Secret of the Silver Blades: Getting Started

So! Let’s get to it. The silver blades: what is their secret? I don’t know. I don’t even know what the silver blades are yet. The game opens with no mention of them, presumably because they’re secret. Instead, we have (ye gods) a something-evil-in-the-mines opening. Well, fair enough: the series hadn’t tackled this cliché yet.

First impressions: They’ve really devoted some attention to improving the engine this time around. The visual presentation hasn’t changed much (apart from reorganizing the character sheets and adding some new wall textures), but they’ve added support for two major pieces of add-on hardware.

One is the Ad Lib sound card — yes, just the original Ad Lib, not the Soundblaster, which means that we just get FM synthesis, not sampled sound effects. Laugh all you want. The Ad Lib was a tremendous improvement over the previous state of the art, the PC internal speaker. It doesn’t seem to get used much here, though: the only bit that really takes advantage of it is the intro sequence, which has background music. Still, even that little goes a long way toward making the game feel more professional than its predecessors.

The other new hardware is the mouse. This makes a big difference in a fundamentally menu-driven game. But then, the menu system had gone through something of an overhaul anyway, mostly for the better. Vertically-aligned menus are now navigated with the up/down keys instead of the difficult and unexpected home/end of the previous two games. Consequently, I’m having to retrain myself; I keep reaching for the wrong keys here. Of course, using the up/down keys like this means that you can’t scroll through a menu and use the up/down keys for movement within the world at the same time, and accordingly, movement has been separated out into its own mode. I complained about the having to manually switch into movement mode in combat in Pool of Radiance, but it’s not so bad in this context, because once you’re in movement mode, you tend to stay in it for a long time. In combat, you had to switch back every round.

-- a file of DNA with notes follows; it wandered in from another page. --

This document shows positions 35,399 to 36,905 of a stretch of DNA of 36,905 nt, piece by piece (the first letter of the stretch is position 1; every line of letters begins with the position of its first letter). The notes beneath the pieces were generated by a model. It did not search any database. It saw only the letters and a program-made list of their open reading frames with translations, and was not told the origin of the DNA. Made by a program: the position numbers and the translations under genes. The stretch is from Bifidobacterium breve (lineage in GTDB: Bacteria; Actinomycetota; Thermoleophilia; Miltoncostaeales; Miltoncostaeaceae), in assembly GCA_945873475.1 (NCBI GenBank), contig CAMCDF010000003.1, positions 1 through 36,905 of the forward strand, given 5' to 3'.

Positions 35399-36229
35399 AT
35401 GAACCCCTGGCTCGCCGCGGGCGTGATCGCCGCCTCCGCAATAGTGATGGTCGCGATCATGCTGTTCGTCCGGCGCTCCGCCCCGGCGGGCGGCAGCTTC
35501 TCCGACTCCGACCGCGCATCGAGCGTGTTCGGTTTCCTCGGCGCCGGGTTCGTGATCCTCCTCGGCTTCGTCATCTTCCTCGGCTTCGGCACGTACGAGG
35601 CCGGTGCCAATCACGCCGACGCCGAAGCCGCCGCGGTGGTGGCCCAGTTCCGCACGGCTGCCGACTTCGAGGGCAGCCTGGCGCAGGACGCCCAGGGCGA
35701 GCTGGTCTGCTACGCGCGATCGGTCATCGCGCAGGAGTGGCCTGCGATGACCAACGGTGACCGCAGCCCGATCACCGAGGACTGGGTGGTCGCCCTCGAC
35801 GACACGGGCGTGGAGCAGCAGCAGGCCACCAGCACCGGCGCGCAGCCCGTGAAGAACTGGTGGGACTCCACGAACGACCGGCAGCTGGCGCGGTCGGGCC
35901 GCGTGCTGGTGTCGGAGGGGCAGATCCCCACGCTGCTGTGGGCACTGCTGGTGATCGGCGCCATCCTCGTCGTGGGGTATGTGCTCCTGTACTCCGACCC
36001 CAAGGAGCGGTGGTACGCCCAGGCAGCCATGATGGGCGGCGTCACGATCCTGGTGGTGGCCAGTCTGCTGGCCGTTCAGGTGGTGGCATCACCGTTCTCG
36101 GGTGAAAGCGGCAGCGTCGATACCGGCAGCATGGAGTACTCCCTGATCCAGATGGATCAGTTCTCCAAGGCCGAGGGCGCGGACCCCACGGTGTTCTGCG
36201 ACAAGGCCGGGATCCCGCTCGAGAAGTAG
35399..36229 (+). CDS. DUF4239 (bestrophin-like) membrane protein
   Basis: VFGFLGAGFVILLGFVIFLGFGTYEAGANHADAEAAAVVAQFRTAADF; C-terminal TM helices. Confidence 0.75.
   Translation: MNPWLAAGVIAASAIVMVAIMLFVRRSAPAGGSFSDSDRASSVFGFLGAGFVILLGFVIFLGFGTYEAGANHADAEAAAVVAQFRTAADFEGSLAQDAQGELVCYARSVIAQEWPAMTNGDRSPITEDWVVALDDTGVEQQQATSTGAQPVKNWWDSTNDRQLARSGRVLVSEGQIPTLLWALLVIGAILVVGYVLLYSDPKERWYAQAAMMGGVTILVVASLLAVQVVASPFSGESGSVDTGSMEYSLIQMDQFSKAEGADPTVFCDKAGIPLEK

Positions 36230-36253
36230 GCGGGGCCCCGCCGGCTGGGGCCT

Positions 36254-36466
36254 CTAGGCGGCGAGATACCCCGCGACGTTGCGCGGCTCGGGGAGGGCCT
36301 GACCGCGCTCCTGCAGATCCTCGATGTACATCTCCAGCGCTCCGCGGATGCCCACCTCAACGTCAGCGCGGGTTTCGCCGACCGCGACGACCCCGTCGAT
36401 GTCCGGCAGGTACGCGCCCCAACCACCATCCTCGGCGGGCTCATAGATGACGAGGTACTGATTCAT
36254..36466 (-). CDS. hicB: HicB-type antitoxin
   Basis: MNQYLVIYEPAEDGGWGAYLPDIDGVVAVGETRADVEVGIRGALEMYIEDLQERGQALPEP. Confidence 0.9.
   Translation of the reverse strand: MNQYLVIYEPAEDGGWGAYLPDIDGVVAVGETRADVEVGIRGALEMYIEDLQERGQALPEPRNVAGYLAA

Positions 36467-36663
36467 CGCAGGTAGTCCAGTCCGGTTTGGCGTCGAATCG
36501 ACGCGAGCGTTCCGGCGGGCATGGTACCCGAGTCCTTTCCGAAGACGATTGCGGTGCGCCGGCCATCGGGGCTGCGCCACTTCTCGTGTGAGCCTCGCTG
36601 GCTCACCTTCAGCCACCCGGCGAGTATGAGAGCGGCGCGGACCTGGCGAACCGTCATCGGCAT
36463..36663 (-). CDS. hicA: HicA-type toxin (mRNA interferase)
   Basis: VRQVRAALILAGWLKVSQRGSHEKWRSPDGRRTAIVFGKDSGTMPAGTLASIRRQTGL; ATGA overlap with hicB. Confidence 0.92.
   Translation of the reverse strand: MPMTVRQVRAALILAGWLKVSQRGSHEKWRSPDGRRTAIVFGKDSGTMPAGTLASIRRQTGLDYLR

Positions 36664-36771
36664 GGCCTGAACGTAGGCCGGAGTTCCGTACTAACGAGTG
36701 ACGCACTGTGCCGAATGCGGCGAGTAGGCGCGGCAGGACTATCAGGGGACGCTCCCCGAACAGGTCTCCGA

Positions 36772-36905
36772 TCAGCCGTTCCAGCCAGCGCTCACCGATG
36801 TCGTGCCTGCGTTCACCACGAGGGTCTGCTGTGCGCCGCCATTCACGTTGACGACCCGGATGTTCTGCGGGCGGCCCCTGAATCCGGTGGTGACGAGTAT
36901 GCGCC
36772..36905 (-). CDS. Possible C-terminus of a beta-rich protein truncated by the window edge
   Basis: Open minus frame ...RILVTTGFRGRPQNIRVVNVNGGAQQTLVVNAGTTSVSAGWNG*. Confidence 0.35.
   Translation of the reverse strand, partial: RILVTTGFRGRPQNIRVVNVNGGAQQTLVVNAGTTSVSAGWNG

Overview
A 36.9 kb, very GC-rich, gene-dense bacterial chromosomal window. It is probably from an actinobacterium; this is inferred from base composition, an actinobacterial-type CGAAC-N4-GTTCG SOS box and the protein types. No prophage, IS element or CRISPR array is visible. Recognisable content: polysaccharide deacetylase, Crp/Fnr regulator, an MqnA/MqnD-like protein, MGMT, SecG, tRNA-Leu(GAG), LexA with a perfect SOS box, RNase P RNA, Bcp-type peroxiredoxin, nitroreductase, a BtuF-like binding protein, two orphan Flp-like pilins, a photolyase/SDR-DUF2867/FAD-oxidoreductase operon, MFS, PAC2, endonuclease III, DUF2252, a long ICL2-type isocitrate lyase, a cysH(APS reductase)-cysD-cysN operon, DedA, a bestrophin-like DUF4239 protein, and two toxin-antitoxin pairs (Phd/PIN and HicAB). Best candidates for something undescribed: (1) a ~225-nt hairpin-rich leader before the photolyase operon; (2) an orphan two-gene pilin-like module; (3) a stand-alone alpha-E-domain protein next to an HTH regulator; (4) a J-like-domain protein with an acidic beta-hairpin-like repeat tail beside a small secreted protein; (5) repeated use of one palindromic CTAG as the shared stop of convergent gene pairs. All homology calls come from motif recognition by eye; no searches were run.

So I’m a bit disappointed to see that we’re back to having to manually switch into movement in combat as well, undoing one of CotAB‘s chief improvements to the UI. But you can’t have everything, I suppose.

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